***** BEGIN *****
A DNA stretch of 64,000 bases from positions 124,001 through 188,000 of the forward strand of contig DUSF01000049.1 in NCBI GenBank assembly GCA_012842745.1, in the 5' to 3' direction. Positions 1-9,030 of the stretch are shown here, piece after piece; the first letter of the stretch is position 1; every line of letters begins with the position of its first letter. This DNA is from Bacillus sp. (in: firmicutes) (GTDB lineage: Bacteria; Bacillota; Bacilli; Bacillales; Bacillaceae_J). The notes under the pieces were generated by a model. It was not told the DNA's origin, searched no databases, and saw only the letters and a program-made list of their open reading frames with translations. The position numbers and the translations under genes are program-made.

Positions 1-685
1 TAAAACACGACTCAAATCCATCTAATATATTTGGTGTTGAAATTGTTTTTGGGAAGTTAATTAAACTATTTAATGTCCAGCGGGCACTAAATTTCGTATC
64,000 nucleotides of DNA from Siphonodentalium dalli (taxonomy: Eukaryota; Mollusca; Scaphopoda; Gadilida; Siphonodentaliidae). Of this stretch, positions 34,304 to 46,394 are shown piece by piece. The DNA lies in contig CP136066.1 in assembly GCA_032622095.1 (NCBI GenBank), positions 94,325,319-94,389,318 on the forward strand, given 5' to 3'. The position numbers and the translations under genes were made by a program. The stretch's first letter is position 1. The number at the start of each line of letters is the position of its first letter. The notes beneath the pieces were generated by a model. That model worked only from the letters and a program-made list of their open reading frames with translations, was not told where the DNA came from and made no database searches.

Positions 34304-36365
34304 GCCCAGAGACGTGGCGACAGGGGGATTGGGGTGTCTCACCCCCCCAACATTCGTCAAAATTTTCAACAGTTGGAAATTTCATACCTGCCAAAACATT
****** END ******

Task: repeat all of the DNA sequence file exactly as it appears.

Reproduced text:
A DNA stretch of 64,000 bases from positions 124,001 through 188,000 of the forward strand of contig DUSF01000049.1 in NCBI GenBank assembly GCA_012842745.1, in the 5' to 3' direction. Positions 1-9,030 of the stretch are shown here, piece after piece; the first letter of the stretch is position 1; every line of letters begins with the position of its first letter. This DNA is from Bacillus sp. (in: firmicutes) (GTDB lineage: Bacteria; Bacillota; Bacilli; Bacillales; Bacillaceae_J). The notes under the pieces were generated by a model. It was not told the DNA's origin, searched no databases, and saw only the letters and a program-made list of their open reading frames with translations. The position numbers and the translations under genes are program-made.

Positions 1-685
1 TAAAACACGACTCAAATCCATCTAATATATTTGGTGTTGAAATTGTTTTTGGGAAGTTAATTAAACTATTTAATGTCCAGCGGGCACTAAATTTCGTATC
64,000 nucleotides of DNA from Siphonodentalium dalli (taxonomy: Eukaryota; Mollusca; Scaphopoda; Gadilida; Siphonodentaliidae). Of this stretch, positions 34,304 to 46,394 are shown piece by piece. The DNA lies in contig CP136066.1 in assembly GCA_032622095.1 (NCBI GenBank), positions 94,325,319-94,389,318 on the forward strand, given 5' to 3'. The position numbers and the translations under genes were made by a program. The stretch's first letter is position 1. The number at the start of each line of letters is the position of its first letter. The notes beneath the pieces were generated by a model. That model worked only from the letters and a program-made list of their open reading frames with translations, was not told where the DNA came from and made no database searches.

Positions 34304-36365
34304 GCCCAGAGACGTGGCGACAGGGGGATTGGGGTGTCTCACCCCCCCAACATTCGTCAAAATTTTCAACAGTTGGAAATTTCATACCTGCCAAAACATT